Tim Wakefield spoke for many of us the other day when he said he was “very curious” about the team’s plans for their starting rotation. Well, manager Terry Francona finally revealed on Friday that Josh Beckett, John Lackey, Jon Lester, Clay Buchholz and Wakefield will all start the season in the rotation, according to Amalie Benjamin of the Boston Globe.
With three days off in the first 10 days of the season, the team could have easily gone without a fifth starter until April 18. But now Francona has the luxury of tinkering with his starters in the early part of the schedule, such as using Beckett twice before Buchholz makes his first start of the season.
“We thought about a lot of things,” Francona said. “We’re trying to
balance present, future, performance, winning, and I think we’re all
comfortable with where we got to. There are some things that could
change, with weather and things like that. How must rest is too much?
How much is not enough? I think we’re pretty comfortable with where we
The first three spots of the rotation were locks, obviously, but most of the discussion this spring has been about the 43-year-old Wakefield, who has been very effective after offseason back surgery and Clay Buchholz, who has a 10.80 ERA in 6 2/3 innings of exhibition action.
They’ll be evaluated very carefully over the first few weeks of the season, as Daisuke Matsuzaka, who has been bothered by neck and back issues this spring, could be ready to return by the end of April.
The Athletics and Royals swapped outfielders on Saturday. The Athletics sent Billy Burns to Kansas City and the Royals sent Brett Eibner to Oakland.
Burns, 26, doesn’t provide much in the way of offense, but he runs the bases well and plays solid defense. He was hitting .234/.270/.303 with 11 doubles, four triples, and 14 stolen bases in 274 plate appearances.
Eibner, 27, was batting .231/.286/.423 with three home runs and 10 RBI in 85 plate appearances. He has spent most of the season with Triple-A Omaha, where he’s put up a .902 OPS in 219 PA. Eibner played the outfield corners in the majors, but racked up a ton of time playing center in the minors, so his versatility will be valuable to the A’s.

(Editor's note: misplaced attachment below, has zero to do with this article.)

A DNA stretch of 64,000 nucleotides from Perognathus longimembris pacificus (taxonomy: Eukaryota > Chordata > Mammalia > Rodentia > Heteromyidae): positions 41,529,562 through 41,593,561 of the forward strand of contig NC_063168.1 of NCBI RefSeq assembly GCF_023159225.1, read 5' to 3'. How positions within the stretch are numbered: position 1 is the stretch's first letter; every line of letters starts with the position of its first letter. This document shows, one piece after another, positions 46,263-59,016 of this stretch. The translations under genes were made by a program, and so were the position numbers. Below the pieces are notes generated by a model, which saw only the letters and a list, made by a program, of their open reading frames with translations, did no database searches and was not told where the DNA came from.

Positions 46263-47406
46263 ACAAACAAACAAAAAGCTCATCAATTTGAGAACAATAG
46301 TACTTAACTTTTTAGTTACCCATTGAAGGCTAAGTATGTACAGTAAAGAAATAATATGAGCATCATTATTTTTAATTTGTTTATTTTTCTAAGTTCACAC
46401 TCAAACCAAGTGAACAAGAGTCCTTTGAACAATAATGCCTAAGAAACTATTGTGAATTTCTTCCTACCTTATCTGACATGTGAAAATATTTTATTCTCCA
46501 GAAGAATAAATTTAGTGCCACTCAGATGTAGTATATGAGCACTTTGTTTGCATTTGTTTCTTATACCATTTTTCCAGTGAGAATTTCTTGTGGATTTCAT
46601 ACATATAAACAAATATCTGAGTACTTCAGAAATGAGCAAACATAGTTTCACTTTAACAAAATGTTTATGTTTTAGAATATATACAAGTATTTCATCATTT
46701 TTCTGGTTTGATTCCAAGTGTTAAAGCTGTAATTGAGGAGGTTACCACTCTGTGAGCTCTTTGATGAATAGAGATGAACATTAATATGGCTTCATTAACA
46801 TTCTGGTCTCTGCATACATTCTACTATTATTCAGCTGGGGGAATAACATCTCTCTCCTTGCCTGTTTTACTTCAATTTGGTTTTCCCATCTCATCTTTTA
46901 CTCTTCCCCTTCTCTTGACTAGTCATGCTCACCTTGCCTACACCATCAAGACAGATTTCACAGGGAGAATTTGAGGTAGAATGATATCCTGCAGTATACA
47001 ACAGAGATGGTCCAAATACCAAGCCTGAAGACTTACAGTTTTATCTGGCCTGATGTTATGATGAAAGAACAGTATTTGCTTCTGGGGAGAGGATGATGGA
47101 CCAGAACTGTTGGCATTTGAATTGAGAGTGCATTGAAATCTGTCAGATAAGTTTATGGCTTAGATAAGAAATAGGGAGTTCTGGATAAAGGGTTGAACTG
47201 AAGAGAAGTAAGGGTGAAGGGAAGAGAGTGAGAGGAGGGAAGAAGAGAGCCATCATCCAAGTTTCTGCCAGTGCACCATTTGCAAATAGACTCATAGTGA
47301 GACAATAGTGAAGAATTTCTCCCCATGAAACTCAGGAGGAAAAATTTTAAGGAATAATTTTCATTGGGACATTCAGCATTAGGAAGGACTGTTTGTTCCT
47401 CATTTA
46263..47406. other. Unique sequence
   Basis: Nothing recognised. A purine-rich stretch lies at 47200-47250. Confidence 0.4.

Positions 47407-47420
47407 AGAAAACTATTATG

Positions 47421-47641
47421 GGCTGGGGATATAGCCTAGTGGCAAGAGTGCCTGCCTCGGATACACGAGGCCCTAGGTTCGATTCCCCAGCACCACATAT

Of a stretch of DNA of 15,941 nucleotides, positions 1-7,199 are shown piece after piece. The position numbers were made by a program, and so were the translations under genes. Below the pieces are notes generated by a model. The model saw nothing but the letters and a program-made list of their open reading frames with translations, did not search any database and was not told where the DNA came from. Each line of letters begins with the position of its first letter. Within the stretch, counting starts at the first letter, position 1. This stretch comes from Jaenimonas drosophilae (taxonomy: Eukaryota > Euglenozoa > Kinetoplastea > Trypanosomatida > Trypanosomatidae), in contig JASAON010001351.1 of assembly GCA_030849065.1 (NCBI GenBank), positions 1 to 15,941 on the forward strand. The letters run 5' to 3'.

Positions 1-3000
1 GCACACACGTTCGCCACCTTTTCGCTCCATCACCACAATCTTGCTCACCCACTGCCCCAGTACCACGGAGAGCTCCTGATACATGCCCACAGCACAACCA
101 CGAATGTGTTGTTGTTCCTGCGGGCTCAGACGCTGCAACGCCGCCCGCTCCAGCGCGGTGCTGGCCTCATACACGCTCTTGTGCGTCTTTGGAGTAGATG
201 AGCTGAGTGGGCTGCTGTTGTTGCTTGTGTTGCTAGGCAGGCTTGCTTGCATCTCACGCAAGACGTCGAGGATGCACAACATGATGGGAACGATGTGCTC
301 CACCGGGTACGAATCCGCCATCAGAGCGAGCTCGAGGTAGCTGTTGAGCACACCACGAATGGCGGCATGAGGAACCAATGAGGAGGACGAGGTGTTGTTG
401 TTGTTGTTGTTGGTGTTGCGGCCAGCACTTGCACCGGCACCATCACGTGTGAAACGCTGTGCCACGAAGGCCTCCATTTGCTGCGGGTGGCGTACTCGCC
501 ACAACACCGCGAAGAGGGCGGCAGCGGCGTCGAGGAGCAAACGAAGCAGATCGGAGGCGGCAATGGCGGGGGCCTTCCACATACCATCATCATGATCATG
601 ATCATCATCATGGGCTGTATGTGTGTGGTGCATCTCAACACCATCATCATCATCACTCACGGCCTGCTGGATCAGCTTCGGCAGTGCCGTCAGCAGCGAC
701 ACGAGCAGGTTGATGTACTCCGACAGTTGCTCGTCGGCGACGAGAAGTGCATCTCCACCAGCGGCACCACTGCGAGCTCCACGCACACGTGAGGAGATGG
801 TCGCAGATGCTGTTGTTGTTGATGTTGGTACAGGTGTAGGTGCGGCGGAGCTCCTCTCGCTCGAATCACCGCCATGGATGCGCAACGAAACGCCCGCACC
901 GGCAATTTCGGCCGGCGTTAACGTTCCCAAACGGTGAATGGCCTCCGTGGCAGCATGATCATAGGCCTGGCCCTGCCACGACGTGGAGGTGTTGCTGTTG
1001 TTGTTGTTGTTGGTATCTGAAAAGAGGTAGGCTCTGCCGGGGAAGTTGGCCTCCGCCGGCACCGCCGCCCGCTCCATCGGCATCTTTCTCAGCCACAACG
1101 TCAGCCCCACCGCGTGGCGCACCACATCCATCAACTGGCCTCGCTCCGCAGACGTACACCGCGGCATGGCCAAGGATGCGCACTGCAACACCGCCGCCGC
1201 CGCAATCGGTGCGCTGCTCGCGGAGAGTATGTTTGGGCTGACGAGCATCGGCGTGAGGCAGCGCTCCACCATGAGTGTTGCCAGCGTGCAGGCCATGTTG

Burns will become eligible for arbitration for the first time after the 2017 season while Eibner has hardly accrued any service time, which might explain part of the motivation behind the trade for the small-market Athletics.
The Nationals announced on Saturday afternoon that the club acquired closer Mark Melancon from the Pirates in exchange for reliever Felipe Rivero and minor league pitcher Taylor Hearn.
Melancon, 31, put together another solid season for the Pirates, leaving the club with 30 saves, a 1.51 ERA, and a 38/9 K/BB ratio in 41 2/3 innings. He led the majors last season with 51 saves and has a 1.80 ERA since joining the Pirates in 2013. Melancon is earning $9.65 million this season and can become eligible for free agency after the season.
With Melancon out of the picture, the Pirates intend to have Tony Watson take over the closer’s role.
Rivero, 25, has handled the seventh and eighth innings for the Nationals this season, compiling a 4.53 ERA and a 53/15 K/BB ratio in 49 2/3 innings. He’s just shy of one year of service time, so the Pirates will have control of him for a long time.
Hearn, 21, was rated the Nationals’ 27th-best prospect by MLB Pipeline. He was originally drafted by the Pirates in the 22nd round of the 2012 draft but he didn’t sign and ended up going back to college. The Nationals took him in the fifth round of last year’s draft. This season, between rookie ball and Single-A Hagerstown, Hearn put up a 2.79 ERA and a 39/13 K/BB ratio in 29 innings. He’s a long way away from the majors, so he’s essentially a lottery ticket for the Pirates.
The Nationals needed an upgrade at closer as Jonathan Papelbon has struggled this season. The right-hander has allowed runs in each of his last three appearances, ballooning his ERA up to 4.41 with a 30/13 K/BB ratio in 32 2/3 innings. It will be interesting to see how Papelbon, who has never made a habit of letting his feelings go unspoken, handles a demotion to the eighth inning.